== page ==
This update adds a font auto-activation plug-in for Adobe Photoshop CS6 to the list of applications supported by Suitcase Fusion 4, in addition to some optimizations for Apple’s OS X Mountain Lion (10.8).
Instructions for the update here.
Patently Apple reports on recent Apple patent filings that indicate Apple is working on a graphics application with a new fancy-pants GUI. Now I don’t doubt that Apple is (or was) working on a graphics package. But I HIGHLY doubt that this graphics app was meant to compete with Photoshop – unless you feel like iWork actually competes with MS Office. That being said, a fourth app added to iWork would be nice, no?
Very interesting patent filing, nonetheless.
Adobe Photoshop‘s History panel is probably one of the most useful tools in Photoshop, allowing you to undo and redo things you’ve already done to your image with the click of a button. Many users, however, don’t take advantage of the flexibility that the History panel offers.
You may have noticed that the History panel doesn’t save a history state when you hide or show a layer. If you’re not paying attention, this can throw you off a bit when you’re working on a complex layered document. You can adjust Photoshop to save that layer visibility state by visiting the History options via the fly-out menu in the History panel and turning on Make Layer Visibility Changes Undoable. Below are a few more useful features of the History Panel worth looking at. (more…)
If you’re experiencing a slow-down while using Adobe Photoshop, you may be thinking you need more RAM (always a good idea!), but there’s a chance that isn’t the problem. Thankfully, Adobe offers an easy way to help you decide if more RAM is necessary for a better user experience.
At the bottom left of Photoshop CS5 and CS6’s window is an indicator that can display all sorts of information. Among file size, color profile and save progress, is one called Efficiency. You can click the flyout window arrow and choose Efficiency to get the indicator just to the left (see the image below).
If you’re lucky, it will always say 100%. Anything below 100% indicates that Photoshop has used all its allocated RAM and is using your hard drive as a scratch disk, thus slowing it down. You can allocate more RAM to Photoshop in the preferences, but if memory serves me, Photoshop allocates around 60-70% of your RAM by default. Any more than that and you’re likely to start having problems with the rest of the system. If the Efficiency Indicator displays anything below about 85-90%, I would highly recommend investing in more RAM.
Photoshop CS6 introduced a new interface option which allows you to choose from four shades of brightness while working in the app. It was jarring at first, but once I got used to it I loved it. Still, there are times when I want to leave the new dark interface and use something a bit lighter. Adobe made it easy with a handy keyboard shortcut.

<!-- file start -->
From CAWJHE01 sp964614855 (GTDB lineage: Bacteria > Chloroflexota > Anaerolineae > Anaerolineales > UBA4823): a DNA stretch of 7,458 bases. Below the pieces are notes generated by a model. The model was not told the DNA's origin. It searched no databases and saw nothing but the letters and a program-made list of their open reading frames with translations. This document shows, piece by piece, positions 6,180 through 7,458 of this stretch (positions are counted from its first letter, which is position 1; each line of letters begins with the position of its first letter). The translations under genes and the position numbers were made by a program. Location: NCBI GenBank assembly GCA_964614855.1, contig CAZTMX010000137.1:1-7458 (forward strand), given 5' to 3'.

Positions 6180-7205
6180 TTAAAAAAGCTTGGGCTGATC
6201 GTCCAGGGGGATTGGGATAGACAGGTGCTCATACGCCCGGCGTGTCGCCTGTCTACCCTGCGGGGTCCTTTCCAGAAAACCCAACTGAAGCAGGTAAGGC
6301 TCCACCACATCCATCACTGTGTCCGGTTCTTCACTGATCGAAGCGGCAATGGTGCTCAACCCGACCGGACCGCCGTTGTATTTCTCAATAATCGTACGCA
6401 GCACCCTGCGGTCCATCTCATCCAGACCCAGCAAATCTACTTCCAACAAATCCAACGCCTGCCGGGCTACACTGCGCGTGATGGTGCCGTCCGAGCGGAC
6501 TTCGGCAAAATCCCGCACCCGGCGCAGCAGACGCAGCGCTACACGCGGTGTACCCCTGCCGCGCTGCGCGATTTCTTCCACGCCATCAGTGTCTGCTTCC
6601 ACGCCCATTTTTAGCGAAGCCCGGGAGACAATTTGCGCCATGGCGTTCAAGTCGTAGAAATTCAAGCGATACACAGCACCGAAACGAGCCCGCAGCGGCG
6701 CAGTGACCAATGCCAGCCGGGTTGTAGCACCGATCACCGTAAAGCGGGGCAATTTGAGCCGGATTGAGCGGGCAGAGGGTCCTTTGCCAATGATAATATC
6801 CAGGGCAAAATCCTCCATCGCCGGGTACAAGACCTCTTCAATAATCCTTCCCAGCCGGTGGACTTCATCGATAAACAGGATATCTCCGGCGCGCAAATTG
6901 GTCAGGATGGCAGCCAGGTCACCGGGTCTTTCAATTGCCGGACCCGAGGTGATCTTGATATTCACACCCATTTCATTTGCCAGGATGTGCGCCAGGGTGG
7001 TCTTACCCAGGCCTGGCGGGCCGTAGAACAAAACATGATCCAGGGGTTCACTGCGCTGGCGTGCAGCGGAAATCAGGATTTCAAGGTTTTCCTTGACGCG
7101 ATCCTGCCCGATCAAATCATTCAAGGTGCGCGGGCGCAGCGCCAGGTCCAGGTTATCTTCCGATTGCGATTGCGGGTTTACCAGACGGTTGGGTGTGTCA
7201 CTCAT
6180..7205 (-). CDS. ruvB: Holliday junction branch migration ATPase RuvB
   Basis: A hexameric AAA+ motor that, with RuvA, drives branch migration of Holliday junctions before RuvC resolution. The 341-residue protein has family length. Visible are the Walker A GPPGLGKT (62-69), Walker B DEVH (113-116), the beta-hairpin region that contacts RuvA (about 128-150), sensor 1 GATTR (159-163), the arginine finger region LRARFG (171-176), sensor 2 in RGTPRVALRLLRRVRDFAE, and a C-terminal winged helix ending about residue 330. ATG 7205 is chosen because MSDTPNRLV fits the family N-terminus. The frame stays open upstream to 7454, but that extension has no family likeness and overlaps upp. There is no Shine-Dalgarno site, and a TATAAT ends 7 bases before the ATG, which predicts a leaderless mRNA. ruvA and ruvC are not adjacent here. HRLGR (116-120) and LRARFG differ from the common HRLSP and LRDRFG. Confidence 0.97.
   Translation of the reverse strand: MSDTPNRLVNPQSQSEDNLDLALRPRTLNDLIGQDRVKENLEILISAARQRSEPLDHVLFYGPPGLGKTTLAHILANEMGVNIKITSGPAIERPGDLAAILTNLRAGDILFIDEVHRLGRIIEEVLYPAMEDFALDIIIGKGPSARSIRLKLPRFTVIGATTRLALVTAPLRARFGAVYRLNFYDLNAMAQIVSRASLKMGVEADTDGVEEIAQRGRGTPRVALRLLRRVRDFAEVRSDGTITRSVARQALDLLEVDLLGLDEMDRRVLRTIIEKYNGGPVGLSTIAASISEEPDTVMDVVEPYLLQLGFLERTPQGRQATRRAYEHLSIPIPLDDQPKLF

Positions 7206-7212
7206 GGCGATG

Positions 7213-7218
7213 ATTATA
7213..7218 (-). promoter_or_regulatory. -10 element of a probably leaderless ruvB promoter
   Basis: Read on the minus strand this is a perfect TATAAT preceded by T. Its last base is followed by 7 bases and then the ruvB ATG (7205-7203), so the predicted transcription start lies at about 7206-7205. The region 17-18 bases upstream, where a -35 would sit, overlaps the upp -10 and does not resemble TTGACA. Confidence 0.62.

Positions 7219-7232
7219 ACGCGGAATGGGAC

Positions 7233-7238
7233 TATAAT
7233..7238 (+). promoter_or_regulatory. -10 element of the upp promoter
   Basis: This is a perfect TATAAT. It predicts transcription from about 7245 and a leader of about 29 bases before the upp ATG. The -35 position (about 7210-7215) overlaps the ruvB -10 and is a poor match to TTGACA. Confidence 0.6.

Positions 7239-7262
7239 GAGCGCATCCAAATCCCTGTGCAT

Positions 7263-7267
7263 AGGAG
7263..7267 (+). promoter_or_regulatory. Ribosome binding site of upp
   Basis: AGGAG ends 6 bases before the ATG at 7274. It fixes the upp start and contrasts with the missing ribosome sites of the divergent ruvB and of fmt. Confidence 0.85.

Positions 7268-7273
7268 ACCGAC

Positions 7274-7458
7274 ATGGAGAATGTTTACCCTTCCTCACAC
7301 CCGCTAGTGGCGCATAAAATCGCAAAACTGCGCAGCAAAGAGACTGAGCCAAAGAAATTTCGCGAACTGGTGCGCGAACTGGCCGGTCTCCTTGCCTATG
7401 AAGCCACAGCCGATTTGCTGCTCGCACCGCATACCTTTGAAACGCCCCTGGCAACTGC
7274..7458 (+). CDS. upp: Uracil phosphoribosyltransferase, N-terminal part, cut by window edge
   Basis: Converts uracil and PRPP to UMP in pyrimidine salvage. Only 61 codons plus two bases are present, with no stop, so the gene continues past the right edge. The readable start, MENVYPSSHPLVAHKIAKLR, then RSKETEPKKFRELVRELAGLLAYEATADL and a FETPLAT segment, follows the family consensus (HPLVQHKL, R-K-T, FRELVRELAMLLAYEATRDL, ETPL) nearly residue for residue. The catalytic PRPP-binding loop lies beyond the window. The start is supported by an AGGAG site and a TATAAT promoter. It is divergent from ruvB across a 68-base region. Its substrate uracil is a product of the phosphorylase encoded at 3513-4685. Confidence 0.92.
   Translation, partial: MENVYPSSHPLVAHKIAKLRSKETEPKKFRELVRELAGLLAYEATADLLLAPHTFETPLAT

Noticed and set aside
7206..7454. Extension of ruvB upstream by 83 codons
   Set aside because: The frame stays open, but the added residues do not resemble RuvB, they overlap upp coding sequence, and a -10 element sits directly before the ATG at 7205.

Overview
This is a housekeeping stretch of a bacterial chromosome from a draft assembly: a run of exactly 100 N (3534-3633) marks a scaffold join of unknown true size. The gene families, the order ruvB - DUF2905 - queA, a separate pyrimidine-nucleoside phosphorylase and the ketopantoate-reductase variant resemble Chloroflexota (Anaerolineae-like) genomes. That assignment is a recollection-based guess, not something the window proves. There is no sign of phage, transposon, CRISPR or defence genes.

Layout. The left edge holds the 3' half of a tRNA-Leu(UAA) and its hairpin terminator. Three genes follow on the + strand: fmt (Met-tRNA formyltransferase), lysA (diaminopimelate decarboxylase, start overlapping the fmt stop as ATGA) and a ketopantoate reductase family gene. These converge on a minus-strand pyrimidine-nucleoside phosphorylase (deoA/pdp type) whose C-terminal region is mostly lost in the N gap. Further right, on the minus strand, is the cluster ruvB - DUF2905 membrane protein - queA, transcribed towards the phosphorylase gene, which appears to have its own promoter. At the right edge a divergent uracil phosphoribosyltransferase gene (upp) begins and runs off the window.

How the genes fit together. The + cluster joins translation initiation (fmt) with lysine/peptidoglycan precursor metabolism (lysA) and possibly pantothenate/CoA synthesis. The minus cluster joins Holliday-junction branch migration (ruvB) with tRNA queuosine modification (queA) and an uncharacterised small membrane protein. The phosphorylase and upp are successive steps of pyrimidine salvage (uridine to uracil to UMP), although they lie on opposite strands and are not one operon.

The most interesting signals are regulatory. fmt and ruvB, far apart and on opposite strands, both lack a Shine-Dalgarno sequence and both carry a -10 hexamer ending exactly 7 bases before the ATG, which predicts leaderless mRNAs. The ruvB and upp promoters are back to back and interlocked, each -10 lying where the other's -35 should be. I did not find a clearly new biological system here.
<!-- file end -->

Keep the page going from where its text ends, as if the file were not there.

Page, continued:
Simply hit Shift + Function + F1 to lighten the interface, or Shift + Function + F2 to darken it.
It would be so great if you could do it right inside InDesign, Photoshop or Illustrator without using a browser. Thankfully, you can with this nifty plugin.
iStockPhoto has released the iStockPhoto Plugin for InDesign, Photoshop and Illustrator that adds a Panel to all three apps which allows you to search for images, view the images, create and view light boxes, and place a comp image directly into your file, and purchase the image – all without ever leaving the Adobe application.
Installation is simple, as the plugin is installed for all three apps via the Adobe Extension Manager. The plugin is free. You can search for images and add comp images to your layout, but you must have an iStockPhoto account to use lightboxes and purchase images.
With all the major Adobe Creative Suite apps being fairly mature in their lifecycle, new marquee features have taken a back seat to minor tweaks, small feature additions, bug fixes, and speed improvements. Creative Suite 6 follows that trend for the most part, and that makes it a bit easier to compare the speed of the apps between CS5 and CS6.
I’ve been using Creative Suite Design Premium for a few weeks now, and have collected my thoughts and observations about CS6 regarding speed. It should be noted that, with the exception of the launch-time chart below, these are my opinions based on very unscientific testing. I’ve not run any benchmarks or other timed processes, just real-world “eye-ball” tests.
All my observations are based off the results of running Adobe CS6 (and CS5) on two Macs, both running OS X Lion 10.7.4:
Mac Pro 2006 (MP): 2.66 GHz Dual-Core Xeon, 11GB RAM, 7200 RPM internal HD
MacBook Air 2011 (MBA): 1.7 GHz Core i5, 4GB RAM, SSD
I chose the download option for CS6, rather than the boxed DVD collection. So I installed CS6 from the mounted disc image on my hard drive. This is important to remember, and you’ll see why below. (more…)
The FontShop Plugin Beta allows designers and other type enthusiasts to try out FontShop fonts directly inside Adobe Photoshop CS5 and CS5.5. You can preview any of the over 150,000 FontShop fonts for free, in the context of your own artwork. This is a great new way to find the perfect typographic fit for your project.
You can get